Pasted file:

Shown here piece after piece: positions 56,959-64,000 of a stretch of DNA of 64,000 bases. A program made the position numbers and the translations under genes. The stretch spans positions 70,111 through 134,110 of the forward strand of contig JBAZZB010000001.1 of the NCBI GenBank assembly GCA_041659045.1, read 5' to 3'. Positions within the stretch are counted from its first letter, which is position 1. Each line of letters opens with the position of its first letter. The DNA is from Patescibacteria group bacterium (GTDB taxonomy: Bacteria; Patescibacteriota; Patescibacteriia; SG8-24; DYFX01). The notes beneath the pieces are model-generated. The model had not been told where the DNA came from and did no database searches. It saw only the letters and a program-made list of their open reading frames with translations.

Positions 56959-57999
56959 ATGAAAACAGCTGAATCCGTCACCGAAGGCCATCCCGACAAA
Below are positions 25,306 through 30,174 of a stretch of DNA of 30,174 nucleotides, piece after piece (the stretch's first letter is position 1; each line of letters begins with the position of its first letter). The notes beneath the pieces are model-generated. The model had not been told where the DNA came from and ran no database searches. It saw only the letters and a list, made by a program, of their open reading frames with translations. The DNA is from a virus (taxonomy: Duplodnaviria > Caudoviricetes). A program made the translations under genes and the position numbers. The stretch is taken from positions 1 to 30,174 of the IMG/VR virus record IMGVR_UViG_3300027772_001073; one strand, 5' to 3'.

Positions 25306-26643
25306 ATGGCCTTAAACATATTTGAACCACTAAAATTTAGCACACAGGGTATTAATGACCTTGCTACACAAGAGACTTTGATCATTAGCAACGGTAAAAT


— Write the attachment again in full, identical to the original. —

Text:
Shown here piece after piece: positions 56,959-64,000 of a stretch of DNA of 64,000 bases. A program made the position numbers and the translations under genes. The stretch spans positions 70,111 through 134,110 of the forward strand of contig JBAZZB010000001.1 of the NCBI GenBank assembly GCA_041659045.1, read 5' to 3'. Positions within the stretch are counted from its first letter, which is position 1. Each line of letters opens with the position of its first letter. The DNA is from Patescibacteria group bacterium (GTDB taxonomy: Bacteria; Patescibacteriota; Patescibacteriia; SG8-24; DYFX01). The notes beneath the pieces are model-generated. The model had not been told where the DNA came from and did no database searches. It saw only the letters and a program-made list of their open reading frames with translations.

Positions 56959-57999
56959 ATGAAAACAGCTGAATCCGTCACCGAAGGCCATCCCGACAAA
Below are positions 25,306 through 30,174 of a stretch of DNA of 30,174 nucleotides, piece after piece (the stretch's first letter is position 1; each line of letters begins with the position of its first letter). The notes beneath the pieces are model-generated. The model had not been told where the DNA came from and ran no database searches. It saw only the letters and a list, made by a program, of their open reading frames with translations. The DNA is from a virus (taxonomy: Duplodnaviria > Caudoviricetes). A program made the translations under genes and the position numbers. The stretch is taken from positions 1 to 30,174 of the IMG/VR virus record IMGVR_UViG_3300027772_001073; one strand, 5' to 3'.

Positions 25306-26643
25306 ATGGCCTTAAACATATTTGAACCACTAAAATTTAGCACACAGGGTATTAATGACCTTGCTACACAAGAGACTTTGATCATTAGCAACGGTAAAAT